The campus group takes on spring break in a month.

Courtesy of Alternative Breaks

The campus group takes on spring break in a month.

February 19, 2020

Alternative Breaks Supplies Untraditional Spring Break Options Aimed at Social Justice

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In a little over a month, many students will be getting ready to go back home, see family, or go on an exciting spring break vacation. But for the students of Alternative Breaks, spring break has a different meaning.

Instead of participating in a “traditional” spring break, Alternative Breaks members embark on service-learning trips that focus on a varying number of social justice issues. Working with agencies such as Harlem Grown and Mountain Lake Academy, students who participate in the program work to combat issues, such as domestic violence or commercial sexual exploitation.

This year, Alternative Breaks is gearing up for eleven different trips. Nine are located in New York City, one in Lake Placid, and another in Tangelo Park, Florida.

Before departing, trip participants learn about social justice issues for twelve weeks –– a curriculum that is largely based on the educational needs of Alternative Breaks’ partners.

“We’re emphasizing that the agency is being heard,” Bianca Murillo ‘21, head service learning chair of the organization, said. “[They] need to be receiving the services and work they’re asking for.”

Murillo has previously been both a participant and a leader in Lake Placid’s Mountain Lake Academy, a program that involves working with “at-promise” youth –– the new term for “at-risk” youth to combat negative stigma –– to organize a cultural lunch, a talent show, and other workshops. This year, she will be going to New York City as a coordinator to oversee the status of each of the 11 trips.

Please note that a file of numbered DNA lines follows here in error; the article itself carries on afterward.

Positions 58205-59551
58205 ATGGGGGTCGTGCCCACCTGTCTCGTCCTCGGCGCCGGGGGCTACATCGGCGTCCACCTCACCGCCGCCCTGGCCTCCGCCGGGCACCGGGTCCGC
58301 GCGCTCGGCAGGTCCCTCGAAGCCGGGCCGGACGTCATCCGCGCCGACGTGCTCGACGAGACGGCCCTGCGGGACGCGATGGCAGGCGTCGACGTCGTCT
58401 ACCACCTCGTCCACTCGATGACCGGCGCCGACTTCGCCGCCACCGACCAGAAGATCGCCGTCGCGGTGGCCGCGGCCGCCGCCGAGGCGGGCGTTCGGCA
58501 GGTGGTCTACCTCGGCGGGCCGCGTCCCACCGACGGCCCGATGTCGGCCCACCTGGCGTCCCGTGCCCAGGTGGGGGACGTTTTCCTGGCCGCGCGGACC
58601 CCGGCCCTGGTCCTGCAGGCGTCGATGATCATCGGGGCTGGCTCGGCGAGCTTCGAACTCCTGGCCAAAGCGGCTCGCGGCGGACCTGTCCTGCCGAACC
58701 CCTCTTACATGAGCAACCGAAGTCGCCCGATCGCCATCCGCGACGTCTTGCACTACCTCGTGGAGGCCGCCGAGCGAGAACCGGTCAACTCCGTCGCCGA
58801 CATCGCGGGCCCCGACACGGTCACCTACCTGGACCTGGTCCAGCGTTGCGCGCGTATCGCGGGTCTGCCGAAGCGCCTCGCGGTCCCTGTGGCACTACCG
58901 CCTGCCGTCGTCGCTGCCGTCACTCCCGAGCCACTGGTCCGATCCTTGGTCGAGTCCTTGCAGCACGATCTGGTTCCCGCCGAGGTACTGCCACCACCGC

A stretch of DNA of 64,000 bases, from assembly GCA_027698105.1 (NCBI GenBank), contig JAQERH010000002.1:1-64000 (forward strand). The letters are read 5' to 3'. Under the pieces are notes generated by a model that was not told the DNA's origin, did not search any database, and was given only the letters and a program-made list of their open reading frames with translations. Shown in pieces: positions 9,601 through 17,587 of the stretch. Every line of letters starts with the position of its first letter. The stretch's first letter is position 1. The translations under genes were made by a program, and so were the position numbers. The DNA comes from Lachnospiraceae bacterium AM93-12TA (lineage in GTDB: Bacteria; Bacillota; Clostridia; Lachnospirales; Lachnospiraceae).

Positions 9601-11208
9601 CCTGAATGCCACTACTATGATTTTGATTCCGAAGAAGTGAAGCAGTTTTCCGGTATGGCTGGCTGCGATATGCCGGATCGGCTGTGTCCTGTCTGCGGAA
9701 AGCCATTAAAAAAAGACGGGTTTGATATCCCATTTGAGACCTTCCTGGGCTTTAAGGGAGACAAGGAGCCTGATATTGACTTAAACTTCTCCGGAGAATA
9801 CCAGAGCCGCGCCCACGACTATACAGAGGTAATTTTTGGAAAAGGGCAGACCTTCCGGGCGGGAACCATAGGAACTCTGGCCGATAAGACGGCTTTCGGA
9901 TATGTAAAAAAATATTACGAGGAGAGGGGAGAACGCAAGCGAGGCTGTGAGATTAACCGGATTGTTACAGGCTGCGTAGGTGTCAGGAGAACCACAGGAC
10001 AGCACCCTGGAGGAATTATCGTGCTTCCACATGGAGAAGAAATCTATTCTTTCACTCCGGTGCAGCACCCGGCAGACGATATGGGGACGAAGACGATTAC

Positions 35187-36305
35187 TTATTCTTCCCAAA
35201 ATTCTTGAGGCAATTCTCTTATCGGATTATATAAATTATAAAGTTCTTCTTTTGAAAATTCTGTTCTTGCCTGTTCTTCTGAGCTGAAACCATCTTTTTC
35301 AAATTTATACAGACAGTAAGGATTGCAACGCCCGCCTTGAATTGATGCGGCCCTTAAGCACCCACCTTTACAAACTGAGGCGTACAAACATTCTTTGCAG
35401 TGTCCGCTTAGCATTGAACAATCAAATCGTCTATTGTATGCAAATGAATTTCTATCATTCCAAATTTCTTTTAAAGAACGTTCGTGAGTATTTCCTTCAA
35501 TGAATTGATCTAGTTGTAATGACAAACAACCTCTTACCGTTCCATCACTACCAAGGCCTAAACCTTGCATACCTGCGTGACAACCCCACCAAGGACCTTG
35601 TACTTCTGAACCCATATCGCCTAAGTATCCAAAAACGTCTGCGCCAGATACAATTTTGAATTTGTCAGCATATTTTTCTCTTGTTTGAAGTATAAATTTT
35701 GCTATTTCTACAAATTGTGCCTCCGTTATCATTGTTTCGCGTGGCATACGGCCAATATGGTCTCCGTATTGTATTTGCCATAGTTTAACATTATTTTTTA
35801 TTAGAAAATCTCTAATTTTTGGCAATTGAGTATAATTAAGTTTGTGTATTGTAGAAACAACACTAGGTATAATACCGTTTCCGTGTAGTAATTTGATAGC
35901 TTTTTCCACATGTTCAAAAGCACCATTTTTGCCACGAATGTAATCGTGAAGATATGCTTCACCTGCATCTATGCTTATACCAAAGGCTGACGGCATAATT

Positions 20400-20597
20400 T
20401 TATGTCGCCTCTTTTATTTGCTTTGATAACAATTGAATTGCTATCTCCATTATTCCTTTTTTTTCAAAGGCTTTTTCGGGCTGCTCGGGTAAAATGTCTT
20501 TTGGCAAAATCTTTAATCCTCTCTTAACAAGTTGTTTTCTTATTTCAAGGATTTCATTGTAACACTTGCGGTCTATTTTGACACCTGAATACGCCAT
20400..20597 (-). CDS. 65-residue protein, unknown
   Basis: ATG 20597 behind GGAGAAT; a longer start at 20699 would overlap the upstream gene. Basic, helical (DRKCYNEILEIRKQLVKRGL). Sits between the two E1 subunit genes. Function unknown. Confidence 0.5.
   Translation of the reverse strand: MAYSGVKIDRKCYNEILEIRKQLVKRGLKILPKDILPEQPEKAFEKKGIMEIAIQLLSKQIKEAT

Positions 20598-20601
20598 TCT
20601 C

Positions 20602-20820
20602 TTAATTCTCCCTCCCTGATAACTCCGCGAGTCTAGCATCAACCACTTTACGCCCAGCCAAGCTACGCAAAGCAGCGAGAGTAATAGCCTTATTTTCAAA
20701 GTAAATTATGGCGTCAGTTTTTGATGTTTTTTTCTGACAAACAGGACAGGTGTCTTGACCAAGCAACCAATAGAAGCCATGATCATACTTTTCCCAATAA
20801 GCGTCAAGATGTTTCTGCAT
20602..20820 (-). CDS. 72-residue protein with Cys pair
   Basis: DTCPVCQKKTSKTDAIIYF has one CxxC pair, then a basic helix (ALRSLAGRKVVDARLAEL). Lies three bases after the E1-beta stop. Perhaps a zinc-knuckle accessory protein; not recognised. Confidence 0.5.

Murillo, who was originally a pre-med student, has been heavily influenced by the Alternative Breaks trips.

“I just couldn’t come back to Cornell and sit with that information. So, I changed my career path,” Murillo said. “Now, I want to focus on clinical psychology within the juvenile justice system.”

The organization prepares year round for the one week of service. Even in the summer, Alternative Breaks takes time to meet with social justice agencies to plan for the following year.

According to Joye Muchan ’96, the student program advisor of Alternative Breaks, the connections the program makes with the partner agencies are essential.

“What we’re doing is establishing a long term relationship,” said Muchan. “It’s an amazing partnership.”

According to Murillo, Alternative Breaks is set apart by its emphasis on promoting team bonding.

Janel Excell ’23 is looking forward to her participation in the Tangelo Park trip, which focuses on supporting children in the community’s cash-strapped middle and high schools. In addition to the impact Alternative Breaks makes outside of the Tompkins County area, the organization strives to affect personal growth among its students.

“It’s about reciprocal learning,” Excell said. “We aim to help the programs just as much as we learn from them.”